Fig. 1

Schematic drawing of the main neuron groups in the DCN including afferent and efferent connections, emphasizing the two topographically distinct routes of information flow: the OCNO loop (left) and the mossy fiber-cortico-nucleo-DCN pathway that mediates cerebellar output to premotor nuclei. Color coding and naming of DCN neurons follow a scheme presented in [11] and [48], which will be followed throughout this review. Red arrows denote glutamatergic (excitatory) axons; green arrows denote GABAergic (inhibitory) axons; and blue arrows denote glycinergic or mixed glycinergic/GABAergic axons. Arrows with dashed lines denote connections that are of uncertain strength or have not been unequivocally demonstrated. Note that local axons of DCN neurons are not shown for the sake of illustrative clarity. GADnL large GAD67-negative cells, GADnS small GAD67-negative cells, GAD+ GAD67-positive (GABAergic) cells, Gly-I non-spontaneous GlyT2+ (glycinergic) cells, FN fastigial nucleus, Gly-F projecting GlyT2+ neurons of the fastigial nuclei, GAD+IO small GABAergic neurons projecting to the inferior olive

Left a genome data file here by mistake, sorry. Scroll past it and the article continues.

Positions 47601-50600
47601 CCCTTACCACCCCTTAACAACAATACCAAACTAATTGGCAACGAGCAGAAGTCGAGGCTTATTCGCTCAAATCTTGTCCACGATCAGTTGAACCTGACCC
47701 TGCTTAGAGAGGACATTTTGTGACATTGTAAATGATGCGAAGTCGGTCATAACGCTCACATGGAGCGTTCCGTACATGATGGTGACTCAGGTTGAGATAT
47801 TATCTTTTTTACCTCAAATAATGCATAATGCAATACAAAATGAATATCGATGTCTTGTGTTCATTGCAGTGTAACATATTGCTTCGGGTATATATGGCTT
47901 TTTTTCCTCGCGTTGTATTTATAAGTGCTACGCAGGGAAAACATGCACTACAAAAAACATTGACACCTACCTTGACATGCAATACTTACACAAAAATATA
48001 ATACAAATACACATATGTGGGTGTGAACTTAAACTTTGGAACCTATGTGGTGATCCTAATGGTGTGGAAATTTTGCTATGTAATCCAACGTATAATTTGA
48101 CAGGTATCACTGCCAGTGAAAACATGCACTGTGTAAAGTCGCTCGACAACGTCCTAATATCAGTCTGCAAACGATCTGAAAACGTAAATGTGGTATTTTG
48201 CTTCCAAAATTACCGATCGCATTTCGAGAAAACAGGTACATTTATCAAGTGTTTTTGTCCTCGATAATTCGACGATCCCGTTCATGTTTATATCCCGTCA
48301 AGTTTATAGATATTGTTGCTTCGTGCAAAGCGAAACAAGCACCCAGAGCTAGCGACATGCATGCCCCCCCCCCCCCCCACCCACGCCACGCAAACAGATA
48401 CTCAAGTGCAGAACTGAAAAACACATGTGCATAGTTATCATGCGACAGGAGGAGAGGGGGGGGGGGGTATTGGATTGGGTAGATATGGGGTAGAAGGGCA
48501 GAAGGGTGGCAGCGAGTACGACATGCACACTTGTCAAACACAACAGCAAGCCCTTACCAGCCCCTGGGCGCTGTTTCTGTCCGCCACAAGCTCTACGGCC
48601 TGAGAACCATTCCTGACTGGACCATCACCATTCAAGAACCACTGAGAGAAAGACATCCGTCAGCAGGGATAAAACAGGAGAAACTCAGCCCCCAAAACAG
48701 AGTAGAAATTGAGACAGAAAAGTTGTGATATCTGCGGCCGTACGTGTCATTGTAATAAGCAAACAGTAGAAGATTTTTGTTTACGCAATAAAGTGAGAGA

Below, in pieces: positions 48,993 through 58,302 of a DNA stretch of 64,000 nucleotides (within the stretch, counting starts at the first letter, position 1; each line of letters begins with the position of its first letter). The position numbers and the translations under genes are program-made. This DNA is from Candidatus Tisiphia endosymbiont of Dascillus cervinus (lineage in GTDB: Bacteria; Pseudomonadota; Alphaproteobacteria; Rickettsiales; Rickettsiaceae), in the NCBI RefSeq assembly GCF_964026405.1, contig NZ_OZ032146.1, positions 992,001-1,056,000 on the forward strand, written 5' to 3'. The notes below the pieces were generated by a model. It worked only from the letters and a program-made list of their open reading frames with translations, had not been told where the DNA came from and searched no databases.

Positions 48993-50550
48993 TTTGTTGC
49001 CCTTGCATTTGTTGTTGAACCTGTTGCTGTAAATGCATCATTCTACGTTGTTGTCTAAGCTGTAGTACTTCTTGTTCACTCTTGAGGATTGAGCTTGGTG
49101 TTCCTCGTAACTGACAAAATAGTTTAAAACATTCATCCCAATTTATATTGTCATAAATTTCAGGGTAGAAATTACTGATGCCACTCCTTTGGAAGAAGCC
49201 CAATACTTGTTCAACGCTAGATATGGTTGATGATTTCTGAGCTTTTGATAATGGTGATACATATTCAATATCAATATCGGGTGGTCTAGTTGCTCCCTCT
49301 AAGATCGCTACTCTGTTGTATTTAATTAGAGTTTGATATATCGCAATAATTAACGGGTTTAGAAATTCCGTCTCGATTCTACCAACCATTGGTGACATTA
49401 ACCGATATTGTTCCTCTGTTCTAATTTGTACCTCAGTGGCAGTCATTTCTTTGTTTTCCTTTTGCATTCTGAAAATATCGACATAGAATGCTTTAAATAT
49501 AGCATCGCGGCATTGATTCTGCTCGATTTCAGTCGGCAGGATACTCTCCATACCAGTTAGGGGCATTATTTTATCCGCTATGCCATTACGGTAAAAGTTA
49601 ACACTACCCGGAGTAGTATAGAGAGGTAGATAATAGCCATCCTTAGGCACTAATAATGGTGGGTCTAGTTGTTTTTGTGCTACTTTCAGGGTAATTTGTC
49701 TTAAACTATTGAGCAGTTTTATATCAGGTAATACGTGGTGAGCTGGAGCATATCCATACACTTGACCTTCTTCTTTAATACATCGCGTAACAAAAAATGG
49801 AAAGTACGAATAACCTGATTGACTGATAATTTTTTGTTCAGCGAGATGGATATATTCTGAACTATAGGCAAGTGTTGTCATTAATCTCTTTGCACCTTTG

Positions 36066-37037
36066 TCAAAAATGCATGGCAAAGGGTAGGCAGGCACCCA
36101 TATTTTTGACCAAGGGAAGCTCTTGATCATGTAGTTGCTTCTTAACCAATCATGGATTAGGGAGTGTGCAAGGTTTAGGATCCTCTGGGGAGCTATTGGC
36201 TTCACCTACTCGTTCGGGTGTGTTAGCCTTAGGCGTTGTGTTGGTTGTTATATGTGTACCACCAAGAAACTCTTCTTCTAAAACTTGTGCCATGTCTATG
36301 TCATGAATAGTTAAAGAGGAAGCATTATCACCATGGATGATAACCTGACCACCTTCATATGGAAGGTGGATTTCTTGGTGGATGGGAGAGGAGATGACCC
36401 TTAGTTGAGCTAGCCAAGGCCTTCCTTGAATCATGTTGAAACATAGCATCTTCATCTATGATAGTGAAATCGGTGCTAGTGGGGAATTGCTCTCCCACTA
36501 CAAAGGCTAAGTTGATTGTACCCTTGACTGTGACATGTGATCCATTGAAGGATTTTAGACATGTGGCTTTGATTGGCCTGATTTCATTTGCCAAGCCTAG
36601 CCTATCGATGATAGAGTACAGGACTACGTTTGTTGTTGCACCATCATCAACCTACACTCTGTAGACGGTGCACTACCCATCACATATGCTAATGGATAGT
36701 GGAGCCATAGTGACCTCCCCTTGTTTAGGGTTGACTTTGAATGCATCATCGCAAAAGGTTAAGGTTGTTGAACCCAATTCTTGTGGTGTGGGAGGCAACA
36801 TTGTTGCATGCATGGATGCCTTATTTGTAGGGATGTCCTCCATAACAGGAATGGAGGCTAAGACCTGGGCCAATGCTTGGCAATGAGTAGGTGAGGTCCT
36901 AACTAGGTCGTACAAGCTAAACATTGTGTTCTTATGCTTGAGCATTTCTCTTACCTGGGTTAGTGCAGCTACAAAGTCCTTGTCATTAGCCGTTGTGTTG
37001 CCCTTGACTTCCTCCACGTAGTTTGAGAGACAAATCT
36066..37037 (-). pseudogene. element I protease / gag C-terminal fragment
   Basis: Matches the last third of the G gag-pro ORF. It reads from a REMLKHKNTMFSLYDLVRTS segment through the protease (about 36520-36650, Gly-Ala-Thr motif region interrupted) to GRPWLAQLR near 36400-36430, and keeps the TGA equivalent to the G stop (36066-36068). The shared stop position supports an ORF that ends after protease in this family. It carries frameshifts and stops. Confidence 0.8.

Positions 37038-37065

This review will compile work from our three original studies of the neuronal types found in the lateral cerebellar nucleus of the mouse as well as complementary information from other previous and concurrent studies, without attempting to comprehensively review the available literature on other features of the cerebellar nuclei. We will therefore focus primarily on four types of neurons identified in the mouse lateral DCN based on GAD67 and GlyT2 promoter activity, with the data from each neuron type indicated by color code: black, large GAD67-negative (putative non-GABAergic) DCN cells (GADnL); orange, small GAD67-negative DCN cells (GADnS); green, GAD67-positive (GAD+, GABAergic) cells; and blue, non-spontaneously active GlyT2+ cells (Gly-I). The GAD+ neurons include both local and inferior olive-projecting GABAergic neurons. Our own data from the GABAergic cells are strongly biased towards the larger (soma size >12 um) cells, among which we have observed no evidence for axons projecting outside the nucleus. The GABAergic neurons that project to the inferior olive (IO) have been described as very small [18, 19], and for this reason, we believe that they constitute a separate cell type, which we refer to as GAD+IO. To our knowledge, there are no studies that have specifically examined the electrophysiology of these small IO-projecting neurons. To acknowledge the undoubtedly great functional importance of this cell population, we have included the GAD+IO cells in our schematic representations while noting that a more detailed examination remains a goal for future studies.